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SEEN AND HEARD INTERNATIONAL CONCERT REVIEW
Haydn: Piano Sonata in C minor, Hob. XVI/20
Chopin: Nocturne in B major, Op, 32, No. 1
Nocturne in A-flat major, Op. 32, No. 2
Nocturne in F-sharp minor, Op. 48, No. 2
Nocturne in C minor, Op. 48, No. 1
Pande Shahov (b. 1973): Songs and Whispers - Suite for piano (California premiere)
Prokofiev: Sonata No. 7 in B-flat major, Op. 83
Simon Trpceski's return to Disney Hall after a triumphant appearance last season with the Los Angeles Philharmonic playing Rachmaninoff was a triumph itself. Armed with the tools and charisma of the great Romantic virtuosi, Trpceski, almost incongruously at times, chose to explore the interior of Haydn and Chopin before delighting the audience with a folk music-based Suite by fellow Macedonian Pande Shahov and finishing with the mechanistic charms and power of Prokofiev's last sonata.
Trpceski's method, although it hardly felt like it, was not to overpower the music or overwhelm the audience. Instead he drew the listeners into the music with performances that might have seemed improvisatory but turned out to be deeply revealing. The Haydn C Minor, which has been used by pianists as apposite as Richter and Brendel, served its purpose here, acclimatizing the audience to Trpceski's quiet poetry. No need for stylistic verity when the simple blueprints laid out by Haydn are so self referencing and profound. The Chopin Nocturnes were in a similar vein, the occasional gorgeous melodies played with hesitation leading to sublime illumination.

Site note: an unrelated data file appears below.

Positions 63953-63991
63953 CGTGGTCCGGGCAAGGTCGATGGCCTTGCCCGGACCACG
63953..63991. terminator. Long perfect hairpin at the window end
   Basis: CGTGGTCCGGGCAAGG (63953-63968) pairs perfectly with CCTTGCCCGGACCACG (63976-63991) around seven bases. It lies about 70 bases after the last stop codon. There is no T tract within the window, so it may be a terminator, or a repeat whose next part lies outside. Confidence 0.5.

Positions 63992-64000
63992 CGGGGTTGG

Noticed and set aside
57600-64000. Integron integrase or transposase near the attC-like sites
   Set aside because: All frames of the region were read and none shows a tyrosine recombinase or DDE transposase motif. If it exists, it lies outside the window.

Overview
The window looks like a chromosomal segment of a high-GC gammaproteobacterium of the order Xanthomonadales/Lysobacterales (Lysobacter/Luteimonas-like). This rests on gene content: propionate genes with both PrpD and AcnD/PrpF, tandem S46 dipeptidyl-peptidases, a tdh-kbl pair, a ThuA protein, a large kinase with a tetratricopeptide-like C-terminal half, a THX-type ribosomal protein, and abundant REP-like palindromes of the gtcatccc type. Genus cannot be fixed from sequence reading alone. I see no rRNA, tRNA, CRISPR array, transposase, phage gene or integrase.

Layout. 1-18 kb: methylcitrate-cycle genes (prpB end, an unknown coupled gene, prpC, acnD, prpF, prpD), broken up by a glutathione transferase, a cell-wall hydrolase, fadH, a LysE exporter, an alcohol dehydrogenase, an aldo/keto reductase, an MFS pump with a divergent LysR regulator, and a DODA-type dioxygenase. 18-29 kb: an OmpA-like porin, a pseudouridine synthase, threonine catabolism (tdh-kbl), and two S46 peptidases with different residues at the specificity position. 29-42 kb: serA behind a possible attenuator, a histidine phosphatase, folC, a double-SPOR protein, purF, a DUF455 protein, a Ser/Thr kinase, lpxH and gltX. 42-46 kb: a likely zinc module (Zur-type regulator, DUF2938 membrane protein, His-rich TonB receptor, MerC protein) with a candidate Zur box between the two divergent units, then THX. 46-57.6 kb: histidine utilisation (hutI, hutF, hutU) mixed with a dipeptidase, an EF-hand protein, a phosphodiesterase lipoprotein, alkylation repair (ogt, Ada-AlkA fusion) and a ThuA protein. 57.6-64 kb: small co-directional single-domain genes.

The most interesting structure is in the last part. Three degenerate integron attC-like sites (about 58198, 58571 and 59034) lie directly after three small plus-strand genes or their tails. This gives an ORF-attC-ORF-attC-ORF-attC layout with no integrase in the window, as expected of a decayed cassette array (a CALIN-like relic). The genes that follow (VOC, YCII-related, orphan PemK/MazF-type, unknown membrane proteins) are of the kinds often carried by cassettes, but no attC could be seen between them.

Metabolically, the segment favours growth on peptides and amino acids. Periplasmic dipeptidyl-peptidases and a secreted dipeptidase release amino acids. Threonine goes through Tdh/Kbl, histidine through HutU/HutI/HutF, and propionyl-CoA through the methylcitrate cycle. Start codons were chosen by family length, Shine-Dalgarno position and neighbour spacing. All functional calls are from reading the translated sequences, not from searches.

Shahov's 15-minute Songs and Whispers, introduced by Trpceski from the stage as a hybrid of Macedonian folk songs and Chopin reflection, caught up both the pianist and the audience in its subtle typically cross-hatched Macedonian rhythms and there was much shouting and many bravos at the end.
In the mighty Prokofiev, Trpceski softened the composer's steely intentions until exploding in the last movement. The result focused on the composer's human side instead of employing the usual incendiary tactics. Two gentle encores sent the audience out into an unusually cold Los Angeles night: one of the variations from Mozart's Duport set, and a small Chopin waltz.
Disney Hall provided Trpceski with an audiophile sound that was rich and full and warm, yet precisely detailed.